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Three property owners in Shotover Country are facing $750 fines after ignoring repeated council requests to comply with the subdivision's fencing rules.
The three are the last holdouts from a group of 55 property owners who wrote to Queenstown Lakes Mayor Jim Boult last month calling for more consistent enforcement of the subdivision's consent requirements for fencing, and other features, such as retaining walls and roof colours.
Council principal monitoring and enforcement officer Anthony Hall said the infringement notices, payable within 28 days, would be sent out this week.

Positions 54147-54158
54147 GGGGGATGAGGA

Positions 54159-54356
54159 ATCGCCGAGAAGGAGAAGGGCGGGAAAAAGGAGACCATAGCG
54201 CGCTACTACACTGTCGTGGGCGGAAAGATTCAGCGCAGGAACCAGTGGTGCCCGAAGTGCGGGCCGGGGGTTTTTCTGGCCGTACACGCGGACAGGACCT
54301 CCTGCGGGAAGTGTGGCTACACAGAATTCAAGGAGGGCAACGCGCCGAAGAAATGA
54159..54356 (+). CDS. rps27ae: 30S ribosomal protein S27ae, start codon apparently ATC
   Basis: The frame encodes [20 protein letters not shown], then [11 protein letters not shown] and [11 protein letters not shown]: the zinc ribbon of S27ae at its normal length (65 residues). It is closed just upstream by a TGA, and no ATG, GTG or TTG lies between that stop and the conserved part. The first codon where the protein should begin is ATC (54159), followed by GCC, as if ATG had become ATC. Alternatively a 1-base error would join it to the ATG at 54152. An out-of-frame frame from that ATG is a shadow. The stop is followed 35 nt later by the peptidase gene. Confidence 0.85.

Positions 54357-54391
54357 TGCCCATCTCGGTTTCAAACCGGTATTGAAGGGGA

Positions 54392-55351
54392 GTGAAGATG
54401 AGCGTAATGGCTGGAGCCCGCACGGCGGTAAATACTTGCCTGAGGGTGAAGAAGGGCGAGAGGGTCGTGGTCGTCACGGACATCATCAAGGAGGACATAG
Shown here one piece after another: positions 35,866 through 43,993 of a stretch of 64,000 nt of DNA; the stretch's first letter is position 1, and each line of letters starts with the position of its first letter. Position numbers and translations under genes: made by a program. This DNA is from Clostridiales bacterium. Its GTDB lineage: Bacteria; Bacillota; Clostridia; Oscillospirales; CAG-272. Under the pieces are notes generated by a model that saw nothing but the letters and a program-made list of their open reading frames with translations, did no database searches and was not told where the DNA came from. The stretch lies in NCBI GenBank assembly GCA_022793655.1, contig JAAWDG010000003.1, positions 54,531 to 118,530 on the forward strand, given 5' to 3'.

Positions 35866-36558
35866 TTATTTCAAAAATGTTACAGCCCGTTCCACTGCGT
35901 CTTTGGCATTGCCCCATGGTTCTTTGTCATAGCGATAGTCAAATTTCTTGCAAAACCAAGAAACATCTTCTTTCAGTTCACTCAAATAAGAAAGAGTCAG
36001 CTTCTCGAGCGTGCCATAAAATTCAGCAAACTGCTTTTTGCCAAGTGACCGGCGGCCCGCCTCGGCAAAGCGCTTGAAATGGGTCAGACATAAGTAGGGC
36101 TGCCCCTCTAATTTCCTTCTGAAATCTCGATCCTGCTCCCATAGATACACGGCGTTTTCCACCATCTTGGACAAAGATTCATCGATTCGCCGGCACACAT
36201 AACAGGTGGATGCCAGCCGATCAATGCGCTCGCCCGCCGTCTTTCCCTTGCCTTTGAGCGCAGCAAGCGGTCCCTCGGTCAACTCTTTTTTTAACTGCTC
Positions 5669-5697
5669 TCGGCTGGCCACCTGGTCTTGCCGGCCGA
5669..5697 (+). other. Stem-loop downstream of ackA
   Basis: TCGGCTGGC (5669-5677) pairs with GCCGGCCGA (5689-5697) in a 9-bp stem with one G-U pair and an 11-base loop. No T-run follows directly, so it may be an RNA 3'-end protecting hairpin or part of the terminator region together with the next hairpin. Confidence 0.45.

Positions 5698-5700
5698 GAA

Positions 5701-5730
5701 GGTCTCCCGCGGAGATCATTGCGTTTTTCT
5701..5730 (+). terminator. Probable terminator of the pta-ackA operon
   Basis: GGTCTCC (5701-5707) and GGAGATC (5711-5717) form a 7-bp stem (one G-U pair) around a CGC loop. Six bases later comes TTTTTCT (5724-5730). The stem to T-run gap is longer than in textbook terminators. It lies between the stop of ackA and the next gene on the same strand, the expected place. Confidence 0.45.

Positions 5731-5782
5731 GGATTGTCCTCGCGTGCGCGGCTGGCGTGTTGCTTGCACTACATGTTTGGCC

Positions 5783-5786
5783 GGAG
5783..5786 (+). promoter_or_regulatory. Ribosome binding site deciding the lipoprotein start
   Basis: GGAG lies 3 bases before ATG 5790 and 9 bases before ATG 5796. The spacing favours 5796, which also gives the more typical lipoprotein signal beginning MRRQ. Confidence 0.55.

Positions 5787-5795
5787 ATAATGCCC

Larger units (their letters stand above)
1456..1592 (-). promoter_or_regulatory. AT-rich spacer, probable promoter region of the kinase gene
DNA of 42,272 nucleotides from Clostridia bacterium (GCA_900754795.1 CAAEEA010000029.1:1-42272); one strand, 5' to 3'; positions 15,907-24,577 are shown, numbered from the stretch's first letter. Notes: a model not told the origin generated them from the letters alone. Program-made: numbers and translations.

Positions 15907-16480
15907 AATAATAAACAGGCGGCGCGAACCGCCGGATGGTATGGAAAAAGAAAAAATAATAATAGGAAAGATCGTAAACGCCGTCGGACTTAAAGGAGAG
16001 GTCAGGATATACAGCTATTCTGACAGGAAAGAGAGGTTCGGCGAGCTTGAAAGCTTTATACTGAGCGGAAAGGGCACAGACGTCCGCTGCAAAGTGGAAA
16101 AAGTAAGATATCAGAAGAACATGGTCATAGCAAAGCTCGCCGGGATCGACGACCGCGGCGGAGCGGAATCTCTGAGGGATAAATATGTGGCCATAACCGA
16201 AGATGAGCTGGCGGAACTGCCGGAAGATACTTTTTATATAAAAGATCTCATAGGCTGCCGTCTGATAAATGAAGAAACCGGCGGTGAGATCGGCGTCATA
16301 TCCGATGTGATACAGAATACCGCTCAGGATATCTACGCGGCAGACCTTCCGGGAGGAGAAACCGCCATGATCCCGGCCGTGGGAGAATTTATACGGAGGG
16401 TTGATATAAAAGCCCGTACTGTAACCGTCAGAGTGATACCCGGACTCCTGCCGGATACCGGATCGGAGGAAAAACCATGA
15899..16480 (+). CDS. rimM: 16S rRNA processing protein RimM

The trio would also be given 21 days to comply with the fencing rules or face further council action.
The subdivision's resource consent requires fencing to be less than 50% solid and made from certain materials, as well as imposing height restrictions.
The council initially identified 55 homes with non-complying fencing, and sent enforcement letters on June 2.
Despite signing up to a letter to Mr Boult from ''60 Affected Shotover Country Residents'', 43 took steps to correct their fencing.
Mr Hall said that of the 12 remaining households, nine had complied with a subsequent 28-day abatement notice that expired last Friday.
Council chief executive Mike Theelen told the Otago Daily Times last month that property owners who made no attempt to co-operate with the council could face fines of up to a maximum of $750 a day or even prosecution.
However, such action was a ''last resort''.